A secondary factor is a lack of representation and visibility in American society. 43% of Asian American respondents report feeling that they don’t belong due to the lack of AAPI representation in positions of power. For instance, no Supreme Court justices identify as Asian American. Only 5-6% of workplace senior leadership is Asian American, despite AAPIs making up 13-16% of the workforce.
This gap may be exacerbated by broader societal biases against Asian Americans in positions of power. For instance, 84% of non-AAPI respondents agreed being comfortable with an Asian American friend, but only 66% with an Asian American President or Vice President of the US.
In addition, the 2023 STAATUS Index highlights an alarming lack of awareness about Asian Americans. Aside from misrepresentation in media (69% of Asian American, and 64% of all respondents, agree that AAPIs are somewhat or highly inaccurately portrayed in film/TV), the study shows how Asian Americans continue to remain invisible in American media, history textbook, and the broader public consciousness.
For instance, when asked to name a famous Asian American, 26% of respondents were unable to do so. Of those who could, the top figures mentioned were Jackie Chan, who was originally from Hong Kong, and Bruce Lee, who passed away 50 years ago. (Kamala Harris came in 3rd in 2023.)
This lack of awareness extended to historical events as well. 3 out of 10 respondents could not name a single historical policy or event involving AAPIs. The top two events identified were WWII-era Japanese incarceration and the bombing of Pearl Harbor— an event which does not reflect Asian American history. Meanwhile, other pivotal events were markedly underknown: Only 34% of respondents knew about the murder of Vincent Chin, 46% of Fred Korematsu, 49% of the Hawaiian Kingdom being overthrown, and 57% of the Chinese Exclusion Act.
These results, Chen points out, reflect how AAPI history is often not taught in American school, especially in K-12 education.
“Asian American Pacific Islander history is a part of American history,” he says. “And if people don’t recognize that or don’t understand that, they will increasingly see Asian Americans and Pacific Islanders as foreigners.”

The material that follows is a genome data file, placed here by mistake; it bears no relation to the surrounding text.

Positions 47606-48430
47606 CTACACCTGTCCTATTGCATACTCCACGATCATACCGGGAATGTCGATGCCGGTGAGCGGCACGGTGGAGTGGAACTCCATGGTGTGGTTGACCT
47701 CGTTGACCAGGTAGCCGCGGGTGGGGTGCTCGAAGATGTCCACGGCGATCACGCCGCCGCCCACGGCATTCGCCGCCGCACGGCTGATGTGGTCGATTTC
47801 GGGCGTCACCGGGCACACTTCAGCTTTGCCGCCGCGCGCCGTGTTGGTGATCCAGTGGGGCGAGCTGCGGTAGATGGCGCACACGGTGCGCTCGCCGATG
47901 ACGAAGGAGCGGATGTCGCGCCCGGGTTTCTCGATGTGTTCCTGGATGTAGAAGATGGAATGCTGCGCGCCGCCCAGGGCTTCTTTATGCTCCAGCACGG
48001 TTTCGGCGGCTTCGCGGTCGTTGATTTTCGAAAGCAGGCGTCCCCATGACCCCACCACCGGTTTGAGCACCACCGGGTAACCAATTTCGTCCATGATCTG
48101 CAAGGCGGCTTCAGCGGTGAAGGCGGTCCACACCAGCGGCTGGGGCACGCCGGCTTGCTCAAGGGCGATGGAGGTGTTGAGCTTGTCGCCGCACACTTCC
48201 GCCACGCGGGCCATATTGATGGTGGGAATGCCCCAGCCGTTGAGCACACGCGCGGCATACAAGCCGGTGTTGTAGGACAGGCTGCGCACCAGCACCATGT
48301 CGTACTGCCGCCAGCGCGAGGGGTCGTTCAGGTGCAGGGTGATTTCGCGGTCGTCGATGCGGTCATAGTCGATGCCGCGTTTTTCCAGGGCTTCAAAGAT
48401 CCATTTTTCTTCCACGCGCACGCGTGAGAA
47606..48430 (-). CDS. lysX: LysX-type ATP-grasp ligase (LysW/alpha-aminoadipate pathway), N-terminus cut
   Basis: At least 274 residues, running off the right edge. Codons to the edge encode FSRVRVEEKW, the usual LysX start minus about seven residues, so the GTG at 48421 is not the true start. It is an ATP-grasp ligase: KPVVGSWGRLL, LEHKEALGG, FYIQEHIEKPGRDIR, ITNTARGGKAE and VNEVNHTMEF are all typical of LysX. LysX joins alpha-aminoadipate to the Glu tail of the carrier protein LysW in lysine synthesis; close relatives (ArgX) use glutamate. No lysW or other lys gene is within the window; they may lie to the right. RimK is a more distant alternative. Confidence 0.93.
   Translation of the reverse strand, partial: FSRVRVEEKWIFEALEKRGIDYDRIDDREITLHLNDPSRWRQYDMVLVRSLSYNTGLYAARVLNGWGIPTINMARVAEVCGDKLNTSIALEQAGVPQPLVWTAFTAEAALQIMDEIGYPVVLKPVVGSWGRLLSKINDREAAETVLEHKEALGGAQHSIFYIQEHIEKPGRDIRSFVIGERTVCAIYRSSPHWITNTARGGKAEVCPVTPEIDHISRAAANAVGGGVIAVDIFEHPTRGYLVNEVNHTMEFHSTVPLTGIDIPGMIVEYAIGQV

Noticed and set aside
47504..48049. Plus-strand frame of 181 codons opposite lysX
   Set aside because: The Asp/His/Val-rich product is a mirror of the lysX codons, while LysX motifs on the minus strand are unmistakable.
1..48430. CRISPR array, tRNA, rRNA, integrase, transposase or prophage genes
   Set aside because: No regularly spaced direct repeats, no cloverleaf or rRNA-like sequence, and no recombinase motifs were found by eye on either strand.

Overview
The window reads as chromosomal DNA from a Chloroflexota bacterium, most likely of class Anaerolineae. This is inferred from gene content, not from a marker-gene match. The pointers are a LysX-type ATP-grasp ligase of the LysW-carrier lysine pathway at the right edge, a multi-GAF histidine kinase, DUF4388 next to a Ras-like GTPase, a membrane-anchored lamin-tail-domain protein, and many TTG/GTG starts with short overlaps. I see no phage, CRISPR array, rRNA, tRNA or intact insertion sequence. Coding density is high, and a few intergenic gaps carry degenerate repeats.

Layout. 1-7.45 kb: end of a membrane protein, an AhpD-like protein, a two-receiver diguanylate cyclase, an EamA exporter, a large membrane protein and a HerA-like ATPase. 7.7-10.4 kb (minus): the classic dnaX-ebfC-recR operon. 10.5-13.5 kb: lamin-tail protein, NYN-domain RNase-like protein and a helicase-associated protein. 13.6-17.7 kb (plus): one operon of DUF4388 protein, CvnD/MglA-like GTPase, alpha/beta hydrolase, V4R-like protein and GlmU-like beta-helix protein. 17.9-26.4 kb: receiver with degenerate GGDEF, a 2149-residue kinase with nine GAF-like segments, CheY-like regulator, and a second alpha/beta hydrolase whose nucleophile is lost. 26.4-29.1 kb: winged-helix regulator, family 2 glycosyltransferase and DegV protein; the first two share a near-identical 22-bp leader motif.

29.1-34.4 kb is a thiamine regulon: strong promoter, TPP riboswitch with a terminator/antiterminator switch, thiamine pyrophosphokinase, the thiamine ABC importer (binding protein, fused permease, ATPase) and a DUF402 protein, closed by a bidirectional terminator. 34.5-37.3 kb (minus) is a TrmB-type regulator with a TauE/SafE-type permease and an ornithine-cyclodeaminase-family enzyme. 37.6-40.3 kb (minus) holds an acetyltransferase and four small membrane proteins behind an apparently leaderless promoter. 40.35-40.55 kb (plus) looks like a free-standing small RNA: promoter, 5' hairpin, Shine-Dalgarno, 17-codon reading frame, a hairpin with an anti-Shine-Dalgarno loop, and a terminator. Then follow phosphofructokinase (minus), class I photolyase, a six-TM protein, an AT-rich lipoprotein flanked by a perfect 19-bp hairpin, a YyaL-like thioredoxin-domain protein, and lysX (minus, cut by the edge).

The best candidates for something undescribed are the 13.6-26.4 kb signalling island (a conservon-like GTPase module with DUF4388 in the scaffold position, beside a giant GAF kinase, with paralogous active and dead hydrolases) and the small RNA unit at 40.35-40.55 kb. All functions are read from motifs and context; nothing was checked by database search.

The study’s conclusions, however, may not affect or represent the diverse population of Asian Americans in the US. Small sample sizes made disaggregating data on the AAPI community difficult, preventing more detailed analyses of various AANHPI subgroups. For instance, South Asians, who drive the growth of the Asian American population today, are less affected by yellow fever and Sinophobia than East Asians.
Chen points out that these disparities are also partially a result of the study’s mandate to measure broader US perceptions of Asian Americans. The vast majority of non-AAPI respondents associate Asian Americans with people of East Asian descent— an effect which is magnified due to current geopolitical tensions with China. However, this hasn’t always been the case: For instance, South Asians were primarily targeted after 9/11.
These observations, Chen says, makes clear the importance of solidarity within the AAPI community to fight anti-Asian hate against all.
“Unfortunately, hate manifests itself in many different forms,” he says. “And so we as a community to work together, certainly within the AAPI community to support each other.”
Ultimately, though, Chen says the 2023 Index also left him feeling “hopeful.” After all, most survey respondents report being open to meeting, and learning more about, AAPIs. Approximately 3 out of 5 respondents agree that incorporating Asian American experience into teaching American history is important. Meanwhile, 1 in 4 think they share a lot of economic interests and core values with AAPIs— creating an opportunity to grow understanding with Asian Americans nationwide.
Though these highlight future possibilities in addressing anti-Asian hate, Chen emphasizes that there is still much work to be done.
“[Anti-Asian] stereotypes are deeply embedded in American society. It’s going to take time to change them,” he says. “It’s going to take a concerted effort by organizations like TAAF and other community leaders to really change that education, change the narrative, change in our country.
“We’re making great progress. Hopefully, with more organization, more resources, we can do even more.”